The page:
The tablets of the present invention may be slightly more fragile than conventional tablet preparations from a tablet-strength standpoint, since the former contain an effervescent agent. For this reason, it may be especially desirable to incorporate therein a dry binding agent such as microcrystalline cellulose. In addition, the incorporation of microcrystalline cellulose may improve the immediate release of erythromycin at the optimum absorption site. Naturally, other binders, stabilizers, lubricants and disintegrators can be added as well.
As for the enteric coating material to be employed in the instant invention, any conventional enteric coating is suitable. For example, without limitation, cellulose acetate phthalate (CAP) and hydroxypropylmethylcellulose phthalate (HPMCP), etc., are suitable. Other enteric coatings suitable for the purpose of the instant invention can be found in the text entitled "Remington's Pharmaceutical Sciences," Fourteenth Edition (1970), pages 1689-1691. It is preferable to employ those enteric coatings which dissolve in a pH range of from 4.5 to 5.0 in order that the active ingredient can be released at the optimum absorption site in the small intestine. Illustrative but not limitative examples of such materials are HPMCP-50 and HPMCP-45.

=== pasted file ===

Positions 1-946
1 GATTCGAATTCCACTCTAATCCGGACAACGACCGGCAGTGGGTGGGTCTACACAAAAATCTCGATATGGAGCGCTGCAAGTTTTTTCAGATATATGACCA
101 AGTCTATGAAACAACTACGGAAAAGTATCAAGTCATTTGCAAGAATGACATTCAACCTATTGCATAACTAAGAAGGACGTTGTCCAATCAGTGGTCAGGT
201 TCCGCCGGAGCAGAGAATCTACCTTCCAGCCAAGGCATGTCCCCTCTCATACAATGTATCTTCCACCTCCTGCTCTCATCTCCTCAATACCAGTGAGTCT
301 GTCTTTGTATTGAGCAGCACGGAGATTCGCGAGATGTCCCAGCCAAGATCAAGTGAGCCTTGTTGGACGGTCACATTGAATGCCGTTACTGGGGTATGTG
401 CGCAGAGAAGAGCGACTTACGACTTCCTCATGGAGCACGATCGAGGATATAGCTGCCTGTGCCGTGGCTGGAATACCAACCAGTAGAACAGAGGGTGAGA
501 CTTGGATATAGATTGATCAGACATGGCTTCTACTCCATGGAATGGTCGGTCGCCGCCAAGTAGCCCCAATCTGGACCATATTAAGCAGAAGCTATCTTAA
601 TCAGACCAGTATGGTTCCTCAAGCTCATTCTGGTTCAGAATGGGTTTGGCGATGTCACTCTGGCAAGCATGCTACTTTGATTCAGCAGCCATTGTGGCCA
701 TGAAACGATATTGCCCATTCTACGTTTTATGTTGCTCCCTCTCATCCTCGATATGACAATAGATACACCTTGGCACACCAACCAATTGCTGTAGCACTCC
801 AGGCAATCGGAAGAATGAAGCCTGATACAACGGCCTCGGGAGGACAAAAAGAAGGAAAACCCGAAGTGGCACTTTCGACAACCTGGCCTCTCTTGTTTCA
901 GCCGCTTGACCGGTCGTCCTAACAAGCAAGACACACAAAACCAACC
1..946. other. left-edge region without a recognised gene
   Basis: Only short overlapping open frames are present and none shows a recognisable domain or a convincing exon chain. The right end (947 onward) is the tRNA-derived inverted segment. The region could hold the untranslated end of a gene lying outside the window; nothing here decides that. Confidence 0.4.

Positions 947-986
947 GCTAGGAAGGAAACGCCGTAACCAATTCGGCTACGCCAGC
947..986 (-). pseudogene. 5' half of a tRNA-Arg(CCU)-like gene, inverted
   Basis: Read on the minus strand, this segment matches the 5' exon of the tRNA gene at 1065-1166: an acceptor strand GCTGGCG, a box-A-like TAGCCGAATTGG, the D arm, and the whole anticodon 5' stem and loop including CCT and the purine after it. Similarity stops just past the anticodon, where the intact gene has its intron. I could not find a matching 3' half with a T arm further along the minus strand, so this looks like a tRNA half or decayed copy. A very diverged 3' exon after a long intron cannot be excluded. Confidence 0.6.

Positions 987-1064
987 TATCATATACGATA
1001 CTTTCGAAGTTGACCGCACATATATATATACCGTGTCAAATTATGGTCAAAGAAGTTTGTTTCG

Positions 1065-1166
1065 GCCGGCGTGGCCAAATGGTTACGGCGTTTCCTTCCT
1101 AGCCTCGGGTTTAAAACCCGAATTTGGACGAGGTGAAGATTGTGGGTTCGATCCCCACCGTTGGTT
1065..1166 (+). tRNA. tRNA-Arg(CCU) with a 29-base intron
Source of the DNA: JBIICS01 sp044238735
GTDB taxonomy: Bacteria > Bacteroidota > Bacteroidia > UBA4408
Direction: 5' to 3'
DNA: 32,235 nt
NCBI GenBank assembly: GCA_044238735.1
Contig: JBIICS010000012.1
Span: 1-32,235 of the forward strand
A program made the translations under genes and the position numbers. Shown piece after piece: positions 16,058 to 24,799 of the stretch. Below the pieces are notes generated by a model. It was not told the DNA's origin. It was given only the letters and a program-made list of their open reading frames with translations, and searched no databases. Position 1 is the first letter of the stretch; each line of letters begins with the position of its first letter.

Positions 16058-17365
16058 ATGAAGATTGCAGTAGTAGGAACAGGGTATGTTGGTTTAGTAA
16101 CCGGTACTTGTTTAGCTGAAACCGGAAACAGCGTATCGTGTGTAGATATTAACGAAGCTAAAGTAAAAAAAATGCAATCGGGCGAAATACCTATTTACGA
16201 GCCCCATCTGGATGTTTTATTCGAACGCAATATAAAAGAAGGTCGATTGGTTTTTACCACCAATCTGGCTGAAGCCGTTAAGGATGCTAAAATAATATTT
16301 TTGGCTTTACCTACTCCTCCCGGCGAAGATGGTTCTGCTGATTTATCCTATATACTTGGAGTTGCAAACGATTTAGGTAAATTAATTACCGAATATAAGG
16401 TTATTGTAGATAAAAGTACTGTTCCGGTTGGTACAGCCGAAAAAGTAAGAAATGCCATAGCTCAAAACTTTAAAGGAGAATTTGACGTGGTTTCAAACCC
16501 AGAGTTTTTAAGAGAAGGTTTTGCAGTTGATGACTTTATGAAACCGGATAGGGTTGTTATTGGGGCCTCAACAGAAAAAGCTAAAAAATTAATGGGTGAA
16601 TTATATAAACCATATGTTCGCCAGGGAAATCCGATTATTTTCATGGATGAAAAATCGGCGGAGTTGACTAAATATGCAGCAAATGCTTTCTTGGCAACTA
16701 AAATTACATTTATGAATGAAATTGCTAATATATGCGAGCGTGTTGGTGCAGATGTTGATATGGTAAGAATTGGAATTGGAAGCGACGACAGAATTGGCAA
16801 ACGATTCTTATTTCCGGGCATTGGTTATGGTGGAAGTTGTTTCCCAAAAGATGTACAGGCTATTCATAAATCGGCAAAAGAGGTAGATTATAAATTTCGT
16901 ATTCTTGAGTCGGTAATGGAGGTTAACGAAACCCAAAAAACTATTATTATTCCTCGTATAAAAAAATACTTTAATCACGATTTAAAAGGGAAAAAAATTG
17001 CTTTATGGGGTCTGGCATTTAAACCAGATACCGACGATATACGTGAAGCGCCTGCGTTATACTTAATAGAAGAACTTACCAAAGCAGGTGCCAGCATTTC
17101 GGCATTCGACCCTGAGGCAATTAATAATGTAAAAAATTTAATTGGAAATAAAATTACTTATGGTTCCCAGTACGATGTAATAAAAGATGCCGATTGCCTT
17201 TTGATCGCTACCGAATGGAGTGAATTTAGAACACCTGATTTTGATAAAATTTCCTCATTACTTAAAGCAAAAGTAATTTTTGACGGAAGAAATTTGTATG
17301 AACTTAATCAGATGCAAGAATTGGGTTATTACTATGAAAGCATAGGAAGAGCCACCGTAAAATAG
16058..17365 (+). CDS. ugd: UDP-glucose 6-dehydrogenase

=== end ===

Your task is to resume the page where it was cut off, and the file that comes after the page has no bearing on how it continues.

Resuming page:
As for the effervescing agent, naturally, a non-toxic pharmaceutically acceptable effervescent (i.e., carbon dioxide releasing) couple acid (e.g., tartaric acid, citric acid, citric anhydride and the like) and base (e.g., sodium bicarbonate, sodium carbonate, etc.) are required. Additional effervescent couple acids and bases can be found in "Remington's Pharmaceutical Sciences," Fourteenth Edition (1970), pages 802, 803 and 1462.